Peer-to-Peer Support for Families with Autistic Children

Parent Leadership in Autism Network (PLAN) is an initiative of the Boston Medical Center Autism Program. Its purpose is to create peer support for parents in the BMC community who have children diagnosed with autism. “There is tremendous value in parents connecting with one another,” explains Shari King, program director of the Autism Program at BMC. “With PLAN, our parents have an opportunity to gather for guidance, help and empowerment.”

When the BMC Autism Program launched PLAN five years ago, they wanted to distinguish themselves from other peer mentoring groups. They decided to seek parent leaders from the community, train them on how to properly support matched families based on specific needs and foster their leadership in a variety of ways. Training involves everything from psycho-educational coaching to crisis intervention training and learning how to establish boundaries.

“Our leaders could be assisting a parent on how to best advocate for school services, how to manage a child’s picky eating habits or helping a parent deal with siblings who might be trying to find their identity. Our parents are an extraordinary resource; they have walked a million miles in the journey of their child’s diagnosis and express great satisfaction in being able to give to others,” says King.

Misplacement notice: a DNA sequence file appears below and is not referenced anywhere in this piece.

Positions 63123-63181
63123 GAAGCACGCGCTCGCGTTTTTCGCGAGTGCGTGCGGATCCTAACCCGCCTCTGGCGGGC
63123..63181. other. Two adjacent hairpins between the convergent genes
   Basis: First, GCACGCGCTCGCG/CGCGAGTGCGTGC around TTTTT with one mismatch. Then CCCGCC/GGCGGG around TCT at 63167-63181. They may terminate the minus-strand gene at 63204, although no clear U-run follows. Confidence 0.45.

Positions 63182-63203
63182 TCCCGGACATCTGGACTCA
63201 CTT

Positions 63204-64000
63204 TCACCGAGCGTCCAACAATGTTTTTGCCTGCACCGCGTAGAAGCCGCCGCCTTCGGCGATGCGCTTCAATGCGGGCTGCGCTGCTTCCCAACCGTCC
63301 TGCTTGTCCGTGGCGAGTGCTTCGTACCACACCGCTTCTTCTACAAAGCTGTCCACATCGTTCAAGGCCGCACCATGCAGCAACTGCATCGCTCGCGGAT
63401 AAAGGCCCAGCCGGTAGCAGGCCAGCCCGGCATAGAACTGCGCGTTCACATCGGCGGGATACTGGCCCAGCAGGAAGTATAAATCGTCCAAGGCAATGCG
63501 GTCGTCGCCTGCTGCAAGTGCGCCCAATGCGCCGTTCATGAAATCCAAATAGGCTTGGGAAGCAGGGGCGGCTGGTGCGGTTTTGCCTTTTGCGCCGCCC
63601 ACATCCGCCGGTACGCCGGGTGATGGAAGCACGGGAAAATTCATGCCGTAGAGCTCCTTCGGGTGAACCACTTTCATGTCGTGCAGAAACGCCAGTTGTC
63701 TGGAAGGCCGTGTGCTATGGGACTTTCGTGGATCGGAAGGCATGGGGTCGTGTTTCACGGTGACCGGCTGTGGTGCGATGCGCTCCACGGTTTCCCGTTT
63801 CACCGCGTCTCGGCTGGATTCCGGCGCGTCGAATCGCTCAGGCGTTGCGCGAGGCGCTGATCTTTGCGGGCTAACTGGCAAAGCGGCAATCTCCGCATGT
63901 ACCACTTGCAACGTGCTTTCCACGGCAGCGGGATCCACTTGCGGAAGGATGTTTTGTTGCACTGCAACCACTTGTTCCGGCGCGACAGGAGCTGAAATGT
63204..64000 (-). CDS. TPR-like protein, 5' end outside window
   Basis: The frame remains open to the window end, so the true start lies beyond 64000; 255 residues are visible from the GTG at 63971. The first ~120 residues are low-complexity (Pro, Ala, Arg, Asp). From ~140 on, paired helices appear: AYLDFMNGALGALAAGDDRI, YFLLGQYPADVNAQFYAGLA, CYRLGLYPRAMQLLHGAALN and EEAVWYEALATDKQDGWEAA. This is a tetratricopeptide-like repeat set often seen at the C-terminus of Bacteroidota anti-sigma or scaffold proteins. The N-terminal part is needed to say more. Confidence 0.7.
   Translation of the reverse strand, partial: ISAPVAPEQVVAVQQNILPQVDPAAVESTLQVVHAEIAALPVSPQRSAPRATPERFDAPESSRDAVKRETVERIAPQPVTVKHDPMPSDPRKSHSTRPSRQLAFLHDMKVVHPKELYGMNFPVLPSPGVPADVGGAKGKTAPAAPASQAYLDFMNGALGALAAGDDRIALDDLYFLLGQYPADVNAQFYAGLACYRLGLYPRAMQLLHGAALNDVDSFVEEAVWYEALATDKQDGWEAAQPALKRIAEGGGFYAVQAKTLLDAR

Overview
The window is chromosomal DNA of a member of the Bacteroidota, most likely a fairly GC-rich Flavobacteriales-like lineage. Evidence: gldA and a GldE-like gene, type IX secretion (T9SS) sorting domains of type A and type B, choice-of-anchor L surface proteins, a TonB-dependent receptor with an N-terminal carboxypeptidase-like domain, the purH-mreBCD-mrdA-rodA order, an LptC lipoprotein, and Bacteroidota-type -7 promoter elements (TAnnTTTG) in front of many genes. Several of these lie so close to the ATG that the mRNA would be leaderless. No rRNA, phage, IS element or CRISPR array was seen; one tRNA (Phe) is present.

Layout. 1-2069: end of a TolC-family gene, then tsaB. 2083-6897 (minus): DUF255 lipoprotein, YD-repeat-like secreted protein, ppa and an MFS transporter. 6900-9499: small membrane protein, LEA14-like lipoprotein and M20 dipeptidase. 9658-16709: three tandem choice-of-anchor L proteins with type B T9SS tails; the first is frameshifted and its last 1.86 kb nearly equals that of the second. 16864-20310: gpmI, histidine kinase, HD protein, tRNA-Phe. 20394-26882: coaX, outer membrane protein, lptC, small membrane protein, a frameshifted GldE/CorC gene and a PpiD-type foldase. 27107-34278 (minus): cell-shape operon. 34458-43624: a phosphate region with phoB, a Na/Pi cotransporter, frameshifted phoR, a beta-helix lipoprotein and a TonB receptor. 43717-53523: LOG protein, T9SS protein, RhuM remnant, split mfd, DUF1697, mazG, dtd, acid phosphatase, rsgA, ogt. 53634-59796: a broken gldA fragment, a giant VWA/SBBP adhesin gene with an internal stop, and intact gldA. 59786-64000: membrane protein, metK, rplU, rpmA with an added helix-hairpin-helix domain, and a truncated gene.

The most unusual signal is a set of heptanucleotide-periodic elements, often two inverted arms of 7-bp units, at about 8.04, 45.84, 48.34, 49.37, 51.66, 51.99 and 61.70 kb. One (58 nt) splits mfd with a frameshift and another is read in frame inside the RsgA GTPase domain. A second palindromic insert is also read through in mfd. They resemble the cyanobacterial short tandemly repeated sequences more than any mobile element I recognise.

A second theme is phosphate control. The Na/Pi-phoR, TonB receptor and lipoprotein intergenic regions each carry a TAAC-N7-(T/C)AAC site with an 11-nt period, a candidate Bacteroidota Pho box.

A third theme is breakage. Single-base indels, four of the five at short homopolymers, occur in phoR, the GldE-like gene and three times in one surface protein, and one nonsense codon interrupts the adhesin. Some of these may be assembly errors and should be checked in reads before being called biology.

Parent leaders have represented the program at statewide conferences such as the Massachusetts Early Intervention Conference (MEIC), the Federation of Children with Special Needs and MA Family Voices. This past year, they launched a podcast called, “Live from the Spectrum” (available on ITunes and Google Play). They have also partnered extensively with the BMC Autism Program’s Autism Friendly Initiative, which aims to improve the hospital experience for all patients with autism spectrum disorder.

Today, the program makes approximately 100 parent matches a year, and has a network of approximately 30 parent leaders, representing more than a dozen cultures and languages. Those numbers only continue to grow, and they hope to expand their program to train more parent leaders and serve more parents from the community. “We only see the need growing,” concludes King. “It is important for families to realize they’re not alone, benefit from the strength of these relationships and recognize how far they have come.”

As one parent leader points out: “Autism does not come with instructions, and I was constantly wondering if I was doing things right. I feel that the more I am empowered, the more I can empower other people because of PLAN. This group is changing the way autism is perceived and how it is accepted and advocated for. I would recommend it to all parents.”